When the American Heart Association called on Leslie Harmon to co-chair this year’s Heart Ball, back from a two-year pandemic hiatus, the clinical and surgical services director of the Cosmetic Surgery Center in Little Rock and her fiancé cosmetic surgeon Dr. Rhys Branman were all in.
“As medical people, heart health and heart emergencies are always on our mind,” says Harmon, who is the only double-boarded nurse in Arkansas by the Plastic Surgery Nurse Certification Board. “We run a surgery center, so anything could happen at any given time.
“I started with the AHA in high school as a lifeguard. They had a five-part course that we had to do, and I've taken CPR [classes]. Then as a nurse, we have to take advanced life support and basic life support, so it's part of our daily, professional lives.”
While both have had family members who have been affected by heart disease and stroke, chairing this year’s event was appealing for other reasons, too — 55 of them, to be exact.
Never one to back down from a challenge, Harmon says, “I'm persistent. They needed help. They have 55 Sweethearts this year who've done a year's worth of community service and fundraising, and they haven't had a ball since 2019. … I felt like these girls have worked really hard through all this adversity.
“When somebody says, ‘Hey, I need help,’ yeah, I'm going to help you, but I'm gonna help you 150%.”
The Gift of Time
This year’s ball, set for April 2 at the Statehouse Convention Center, is themed “The Gift of Time” to help drive home the fact that time is precious, and better heart health can lead to more time on the end of our lives, time to spend with the ones we love.
“If you're with a family member and you think they're having a stroke, it's time sensitive that you get them to a hospital or to a stroke center where they can get the medication they need so they can possibly have some quality of life,” Harmon says.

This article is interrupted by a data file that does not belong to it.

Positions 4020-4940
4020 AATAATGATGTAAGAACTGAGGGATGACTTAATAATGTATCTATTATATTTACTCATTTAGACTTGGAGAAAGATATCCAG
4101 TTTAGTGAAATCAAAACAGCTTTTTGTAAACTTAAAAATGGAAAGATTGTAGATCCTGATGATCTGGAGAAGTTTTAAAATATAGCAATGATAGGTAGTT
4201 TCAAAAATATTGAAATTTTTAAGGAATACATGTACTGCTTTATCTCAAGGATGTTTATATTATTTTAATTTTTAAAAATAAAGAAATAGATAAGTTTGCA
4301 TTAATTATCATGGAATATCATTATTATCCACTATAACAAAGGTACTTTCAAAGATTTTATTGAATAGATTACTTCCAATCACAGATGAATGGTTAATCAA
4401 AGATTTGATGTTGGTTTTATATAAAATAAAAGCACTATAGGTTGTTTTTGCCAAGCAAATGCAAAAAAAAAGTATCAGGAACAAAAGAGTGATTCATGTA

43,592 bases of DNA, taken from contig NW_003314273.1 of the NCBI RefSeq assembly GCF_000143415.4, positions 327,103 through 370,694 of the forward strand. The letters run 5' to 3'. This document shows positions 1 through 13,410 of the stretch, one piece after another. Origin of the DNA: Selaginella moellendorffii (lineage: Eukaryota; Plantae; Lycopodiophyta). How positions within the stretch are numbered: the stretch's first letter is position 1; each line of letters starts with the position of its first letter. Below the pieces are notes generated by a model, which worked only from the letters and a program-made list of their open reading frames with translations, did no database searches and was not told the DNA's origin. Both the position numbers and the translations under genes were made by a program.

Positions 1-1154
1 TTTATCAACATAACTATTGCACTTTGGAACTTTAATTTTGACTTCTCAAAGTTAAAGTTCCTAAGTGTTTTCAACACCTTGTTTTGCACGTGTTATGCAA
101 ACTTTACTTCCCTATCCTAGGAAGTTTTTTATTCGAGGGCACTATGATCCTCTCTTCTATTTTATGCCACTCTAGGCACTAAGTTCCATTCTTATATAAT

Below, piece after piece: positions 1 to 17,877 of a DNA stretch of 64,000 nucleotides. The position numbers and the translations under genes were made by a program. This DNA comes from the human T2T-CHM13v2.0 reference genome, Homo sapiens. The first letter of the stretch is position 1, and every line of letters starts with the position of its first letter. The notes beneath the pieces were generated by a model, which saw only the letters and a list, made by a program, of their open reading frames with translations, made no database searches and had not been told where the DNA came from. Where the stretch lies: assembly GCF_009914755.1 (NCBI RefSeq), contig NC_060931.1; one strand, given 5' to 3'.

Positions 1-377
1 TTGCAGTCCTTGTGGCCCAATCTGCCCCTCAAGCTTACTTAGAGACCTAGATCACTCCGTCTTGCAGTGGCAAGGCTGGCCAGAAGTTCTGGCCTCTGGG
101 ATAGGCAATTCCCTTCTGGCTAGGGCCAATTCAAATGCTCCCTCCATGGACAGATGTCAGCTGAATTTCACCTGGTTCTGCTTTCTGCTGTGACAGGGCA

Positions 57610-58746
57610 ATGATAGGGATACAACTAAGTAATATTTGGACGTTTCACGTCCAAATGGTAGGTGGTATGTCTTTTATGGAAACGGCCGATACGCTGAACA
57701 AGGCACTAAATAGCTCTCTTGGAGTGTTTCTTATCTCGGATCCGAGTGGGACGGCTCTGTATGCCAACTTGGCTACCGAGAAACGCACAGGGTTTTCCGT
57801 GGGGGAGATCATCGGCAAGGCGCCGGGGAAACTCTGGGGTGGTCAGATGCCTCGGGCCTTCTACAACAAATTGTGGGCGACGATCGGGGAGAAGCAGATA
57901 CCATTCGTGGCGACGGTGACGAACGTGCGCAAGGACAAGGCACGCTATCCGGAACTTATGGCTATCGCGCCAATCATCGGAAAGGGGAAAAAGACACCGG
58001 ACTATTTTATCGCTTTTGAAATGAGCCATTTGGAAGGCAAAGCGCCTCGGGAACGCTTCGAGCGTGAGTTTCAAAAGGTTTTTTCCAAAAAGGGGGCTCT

“With heart attacks, you could be at a basketball game or whatever and somebody goes into cardiac arrest, and being able to start CPR on the dot, not waiting for EMS, could save their life. It's all about not waiting, but acting.”
The AHA signature event includes dinner, introduction of the Central Arkansas Sweetheart Class of 2022, live and silent auctions and dancing to the music of the 12 South Band. With about 700 guests in attendance, including the 2020 and 2021 Sweethearts classes who didn’t get a ball, organizers are hoping to raise at least $700,000 going directly to heart health research here in central Arkansas.
Attendees will hear the stories of survivors along with more about what the AHA has planned for the future while celebrating all it has achieved in the past, leaving plenty of time for “Instagrammable moments” with friends.
“We've been locked up for two years," Harmon says. "We don't want to come and sit and listen to talk for two hours. We want to see people and talk to people and socialize and be seen.”
Harmon, Branman and the AHA's executive leadership team are working hard to make sure this year’s event is successful by strategizing details, securing donations and selling seats at tables. Team member Jonathan Parkey, event and interior designer and the “J” in J. Parkey Designs in The Heights, is also working with Chris Norwood of Tipton & Hurst to make the night a beautiful one to remember.
The Work of AHA
While the world’s attention has been on the pandemic, the fact remains that more than 366,000 people in the U.S. suffer an out-of-hospital cardiac arrest each year.
When the pandemic hit, the AHA didn’t miss a beat and immediately began working with researchers, medical experts, community leaders, businesses and others to reduce the impact of the coronavirus. All along the way, the organization provided updated information on what heart disease and stroke patients should do to protect themselves.
“We also established a $2.9 million rapid research fund to fast-track scientific research to better understand COVID-19 and its interaction with cardiovascular and cerebrovascular diseases,” says Cyd King, AHA SouthWest Region’s media communications director.
In June of 2024, the AHA will celebrate its centennial. For nearly 100 years, its work has saved lives, pioneered scientific discovery and advanced access to quality care.
According to King, while there’s been a decline in deaths from heart disease and stroke over the past two decades, these gains were not shared equitably among Black, Asian, Indigenous, Hispanic/Latino and LGBTQ+ communities.
And in recent years, the death rate has been alarmingly on the rise, exacerbated by a tsunami of factors due to COVID-19, particularly for those historically under-resourced communities who have been disproportionately affected.
“We strongly believe every person deserves the opportunity for a full, healthy life," King says, noting its new commitment to championing health equity. "Our 2024 goal is to advance cardiovascular health for all, including identifying and removing barriers to health care access and quality.”
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